2018: Frontiers in Human Neuroscience
Aravindakshan Parthasarathy, Björn Herrmann, Edward L Bartlett
Hearing impairment in older people is thought to arise from impaired temporal processing in auditory circuits. We used a systems-level (scalp recordings) and a microcircuit-level (extracellular recordings) approach to investigate how aging affects the sensitivity to temporal envelopes of speech-like sounds in rats. Scalp-recorded potentials suggest an age-related increase in sensitivity to temporal regularity along the ascending auditory pathway. The underlying cellular changes in the midbrain were examined using extracellular recordings from inferior colliculus neurons...
September 12, 2018: Neurobiology of Aging
Brian J Roach, Judith M Ford, Daniel H Mathalon
BACKGROUND: In 1999, Kwon et al. reported several electroencephalographic gamma band auditory steady-state response (ASSR) abnormalities in schizophrenia, spawning approximately 100 subsequent studies. While many studies replicated the finding of reduced 40-Hz ASSR power in schizophrenia and extended this by showing that 40-Hz phase synchrony (phase-locking factor [PLF]) was also reduced, none attempted to replicate the original phase delay finding of Kwon et al. Accordingly, we measured the 40-Hz ASSR phase-locking angle (PLA) to assess phase delay and examined its differential sensitivity to schizophrenia, relative to power and PLF measures...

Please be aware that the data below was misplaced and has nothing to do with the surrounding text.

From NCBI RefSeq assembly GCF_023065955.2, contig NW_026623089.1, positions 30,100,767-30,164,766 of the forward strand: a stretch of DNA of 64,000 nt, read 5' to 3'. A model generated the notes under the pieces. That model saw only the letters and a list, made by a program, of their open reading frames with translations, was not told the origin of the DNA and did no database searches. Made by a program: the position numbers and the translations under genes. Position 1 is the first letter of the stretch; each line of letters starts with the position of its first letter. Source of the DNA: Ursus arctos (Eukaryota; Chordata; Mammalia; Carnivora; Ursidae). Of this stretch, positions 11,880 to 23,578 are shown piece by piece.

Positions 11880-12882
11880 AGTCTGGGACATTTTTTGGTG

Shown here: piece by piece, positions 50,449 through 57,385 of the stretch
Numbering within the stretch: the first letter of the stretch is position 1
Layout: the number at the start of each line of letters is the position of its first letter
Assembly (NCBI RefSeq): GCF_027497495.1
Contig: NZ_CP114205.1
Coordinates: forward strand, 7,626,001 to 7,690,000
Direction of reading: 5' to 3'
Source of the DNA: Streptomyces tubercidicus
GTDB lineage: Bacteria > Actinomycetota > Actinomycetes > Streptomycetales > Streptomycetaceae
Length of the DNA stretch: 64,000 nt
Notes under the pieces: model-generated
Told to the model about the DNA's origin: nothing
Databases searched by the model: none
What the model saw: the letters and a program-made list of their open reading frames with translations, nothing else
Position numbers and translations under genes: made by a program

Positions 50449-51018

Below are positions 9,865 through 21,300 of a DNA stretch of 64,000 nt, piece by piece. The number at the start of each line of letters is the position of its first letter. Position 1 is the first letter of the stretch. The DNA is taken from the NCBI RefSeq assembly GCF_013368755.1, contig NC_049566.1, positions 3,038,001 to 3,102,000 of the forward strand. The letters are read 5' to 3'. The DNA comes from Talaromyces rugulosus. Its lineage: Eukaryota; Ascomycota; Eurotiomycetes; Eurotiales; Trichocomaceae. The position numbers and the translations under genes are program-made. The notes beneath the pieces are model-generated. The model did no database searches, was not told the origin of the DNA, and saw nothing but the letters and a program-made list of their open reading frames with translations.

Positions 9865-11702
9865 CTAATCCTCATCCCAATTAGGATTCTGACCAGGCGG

August 31, 2018: Biological Psychiatry: Cognitive Neuroscience and Neuroimaging
Marisa Giorgetti, Maria Luisa Lorusso
Short-term memory (STM) models distinguish between item and order memorization. The present study aims to explore how item and order STM are affected by the nature of the stimuli, the sequential versus simultaneous mode of presentation, the visual versus auditory presentation modality, the possibility of verbal recoding. A total of 20 children with dyslexia were matched one-by-one with 20 typically reading children on sex, age (8-14 years), and grade. Computerized STM tasks were administered while manipulating type (item vs...